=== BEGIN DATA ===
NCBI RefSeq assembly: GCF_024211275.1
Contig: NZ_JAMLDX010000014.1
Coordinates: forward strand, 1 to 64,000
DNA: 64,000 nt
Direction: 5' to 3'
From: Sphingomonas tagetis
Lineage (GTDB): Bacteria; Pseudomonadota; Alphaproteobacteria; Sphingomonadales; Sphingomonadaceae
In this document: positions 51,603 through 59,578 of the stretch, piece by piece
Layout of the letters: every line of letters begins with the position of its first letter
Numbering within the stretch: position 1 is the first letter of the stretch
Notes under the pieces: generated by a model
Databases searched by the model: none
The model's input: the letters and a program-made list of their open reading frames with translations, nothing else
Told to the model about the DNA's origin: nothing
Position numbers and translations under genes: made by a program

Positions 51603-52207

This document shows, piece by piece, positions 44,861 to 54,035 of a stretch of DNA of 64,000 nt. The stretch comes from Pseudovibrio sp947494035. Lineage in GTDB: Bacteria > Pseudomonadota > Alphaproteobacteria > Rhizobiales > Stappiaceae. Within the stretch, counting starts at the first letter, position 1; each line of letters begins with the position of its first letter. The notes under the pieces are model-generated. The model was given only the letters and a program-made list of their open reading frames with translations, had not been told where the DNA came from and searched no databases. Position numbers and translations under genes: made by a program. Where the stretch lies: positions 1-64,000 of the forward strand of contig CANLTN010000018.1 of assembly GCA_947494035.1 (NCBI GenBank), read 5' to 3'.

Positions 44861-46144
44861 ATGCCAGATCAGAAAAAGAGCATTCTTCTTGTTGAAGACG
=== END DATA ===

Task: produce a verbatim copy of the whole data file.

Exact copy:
NCBI RefSeq assembly: GCF_024211275.1
Contig: NZ_JAMLDX010000014.1
Coordinates: forward strand, 1 to 64,000
DNA: 64,000 nt
Direction: 5' to 3'
From: Sphingomonas tagetis
Lineage (GTDB): Bacteria; Pseudomonadota; Alphaproteobacteria; Sphingomonadales; Sphingomonadaceae
In this document: positions 51,603 through 59,578 of the stretch, piece by piece
Layout of the letters: every line of letters begins with the position of its first letter
Numbering within the stretch: position 1 is the first letter of the stretch
Notes under the pieces: generated by a model
Databases searched by the model: none
The model's input: the letters and a program-made list of their open reading frames with translations, nothing else
Told to the model about the DNA's origin: nothing
Position numbers and translations under genes: made by a program

Positions 51603-52207

This document shows, piece by piece, positions 44,861 to 54,035 of a stretch of DNA of 64,000 nt. The stretch comes from Pseudovibrio sp947494035. Lineage in GTDB: Bacteria > Pseudomonadota > Alphaproteobacteria > Rhizobiales > Stappiaceae. Within the stretch, counting starts at the first letter, position 1; each line of letters begins with the position of its first letter. The notes under the pieces are model-generated. The model was given only the letters and a program-made list of their open reading frames with translations, had not been told where the DNA came from and searched no databases. Position numbers and translations under genes: made by a program. Where the stretch lies: positions 1-64,000 of the forward strand of contig CANLTN010000018.1 of assembly GCA_947494035.1 (NCBI GenBank), read 5' to 3'.

Positions 44861-46144
44861 ATGCCAGATCAGAAAAAGAGCATTCTTCTTGTTGAAGACG